Charlotte Figi, a young girl who became the face of the medical marijuana movement, played a significant role in the push for the legalization of cannabidiol (CBD) in the United States. Her story, fraught with struggle and hope, highlighted the potential benefits of CBD for patients suffering from debilitating conditions.
The Struggle: Charlotte's Early Years
Born on October 18, 2006, Charlotte Figi was diagnosed with Dravet syndrome, a rare and severe form of epilepsy, at just three months old. Dravet syndrome causes frequent and intense seizures, which Charlotte experienced daily. By the age of three, she was having up to 300 grand mal seizures per week, which left her unable to walk, talk, or eat. Traditional medications were either ineffective or had severe side effects, leaving Charlotte's family desperate for a solution.
A Glimmer of Hope: Discovering CBD
Charlotte's parents, Matt and Paige Figi, discovered a video of a young boy with Dravet syndrome in California who had found relief through medical marijuana. They were determined to try it for Charlotte and began researching the potential benefits of CBD, a non-psychoactive compound found in cannabis.
The Figis eventually connected with the Stanley Brothers, a group of cannabis growers in Colorado, who had been developing a strain of marijuana high in CBD and low in THC (the psychoactive compound). This strain, later named "Charlotte's Web" in Charlotte's honor, was the key to Charlotte's recovery.
The Turning Point: Charlotte's Web
After receiving her first dose of CBD oil derived from Charlotte's Web, Charlotte experienced an immediate and dramatic improvement. Her seizures decreased from hundreds per week to just a few per month, and she was able to regain her ability to walk, talk, and eat. Charlotte's story caught the attention of the media, and she was featured in a CNN documentary called "Weed," which explored the potential medical benefits of cannabis.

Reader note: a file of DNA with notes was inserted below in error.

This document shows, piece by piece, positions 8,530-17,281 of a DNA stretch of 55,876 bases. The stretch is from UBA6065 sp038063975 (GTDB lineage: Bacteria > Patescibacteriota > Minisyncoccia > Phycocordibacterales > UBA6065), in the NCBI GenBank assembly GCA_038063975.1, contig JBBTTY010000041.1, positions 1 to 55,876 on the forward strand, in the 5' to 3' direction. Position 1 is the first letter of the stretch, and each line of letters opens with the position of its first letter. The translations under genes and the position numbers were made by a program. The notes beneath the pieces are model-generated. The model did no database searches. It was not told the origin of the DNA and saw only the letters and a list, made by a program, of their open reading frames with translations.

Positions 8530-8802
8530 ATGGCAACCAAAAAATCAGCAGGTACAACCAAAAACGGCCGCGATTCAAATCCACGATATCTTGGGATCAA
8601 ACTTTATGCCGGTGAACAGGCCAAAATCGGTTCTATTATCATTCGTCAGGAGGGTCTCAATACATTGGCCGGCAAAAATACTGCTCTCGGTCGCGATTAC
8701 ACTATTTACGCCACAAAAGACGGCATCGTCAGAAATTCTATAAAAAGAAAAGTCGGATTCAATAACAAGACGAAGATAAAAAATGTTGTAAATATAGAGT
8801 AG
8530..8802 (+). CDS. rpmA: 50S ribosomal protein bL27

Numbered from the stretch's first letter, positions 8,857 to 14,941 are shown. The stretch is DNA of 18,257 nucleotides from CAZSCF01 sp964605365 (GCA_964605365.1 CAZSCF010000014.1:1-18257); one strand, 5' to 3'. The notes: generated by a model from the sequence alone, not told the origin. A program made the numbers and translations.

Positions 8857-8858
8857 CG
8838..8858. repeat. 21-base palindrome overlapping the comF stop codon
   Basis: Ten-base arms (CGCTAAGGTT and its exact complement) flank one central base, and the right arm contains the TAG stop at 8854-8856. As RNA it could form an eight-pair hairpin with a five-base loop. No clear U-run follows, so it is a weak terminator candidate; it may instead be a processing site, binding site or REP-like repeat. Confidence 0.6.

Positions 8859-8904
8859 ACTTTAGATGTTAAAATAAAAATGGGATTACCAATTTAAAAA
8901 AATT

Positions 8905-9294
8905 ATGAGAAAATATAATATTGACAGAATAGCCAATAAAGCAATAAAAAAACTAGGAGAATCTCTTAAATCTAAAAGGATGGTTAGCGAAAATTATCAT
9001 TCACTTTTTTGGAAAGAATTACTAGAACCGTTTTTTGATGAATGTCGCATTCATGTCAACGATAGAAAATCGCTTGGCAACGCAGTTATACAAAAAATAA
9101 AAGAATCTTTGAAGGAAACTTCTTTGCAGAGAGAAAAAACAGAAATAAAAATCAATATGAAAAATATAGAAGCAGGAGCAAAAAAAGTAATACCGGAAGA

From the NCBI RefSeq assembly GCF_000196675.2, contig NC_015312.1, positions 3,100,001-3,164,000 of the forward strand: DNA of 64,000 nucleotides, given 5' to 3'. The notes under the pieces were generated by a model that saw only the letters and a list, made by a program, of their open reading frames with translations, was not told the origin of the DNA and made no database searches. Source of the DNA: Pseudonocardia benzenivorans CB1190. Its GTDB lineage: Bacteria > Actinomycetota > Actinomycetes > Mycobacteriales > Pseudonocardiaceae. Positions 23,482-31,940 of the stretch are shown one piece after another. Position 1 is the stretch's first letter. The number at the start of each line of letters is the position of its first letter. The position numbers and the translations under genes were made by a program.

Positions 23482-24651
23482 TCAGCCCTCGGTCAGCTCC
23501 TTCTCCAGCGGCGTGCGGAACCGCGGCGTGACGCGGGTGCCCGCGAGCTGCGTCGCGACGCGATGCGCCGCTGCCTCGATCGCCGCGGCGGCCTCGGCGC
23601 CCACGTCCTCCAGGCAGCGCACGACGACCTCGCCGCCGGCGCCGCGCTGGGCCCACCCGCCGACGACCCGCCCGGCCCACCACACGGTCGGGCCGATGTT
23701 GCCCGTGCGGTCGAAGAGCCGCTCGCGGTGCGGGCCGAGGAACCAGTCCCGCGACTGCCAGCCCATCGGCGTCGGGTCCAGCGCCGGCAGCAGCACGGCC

The Impact: Accelerating CBD Legalization
Charlotte's story resonated with millions of people worldwide and helped to destigmatize the use of medical marijuana and CBD for the treatment of epilepsy and other conditions. Her case became a rallying point for families seeking access to medical marijuana and prompted a wave of legislative change across the United States.
Since then, the majority of U.S. states have legalized medical marijuana, and the 2018 Farm Bill federally legalized hemp-derived CBD, opening the door for more research and wider access to CBD products. The FDA has also approved Epidiolex, a CBD-based drug, for the treatment of Dravet syndrome and Lennox-Gastaut syndrome, two severe forms of epilepsy.
Thank you Charlotte:
Her struggle and her family's determination to find a solution led to the widespread recognition of CBD's potential benefits. Her legacy lives on in the countless lives touched by CBD and the ongoing push for expanded research and access to medical marijuana. As we remember Charlotte and her impact, we are reminded of the importance of continued advocacy for patients in need and the need for further research to uncover the full potential of CBD and medical marijuana.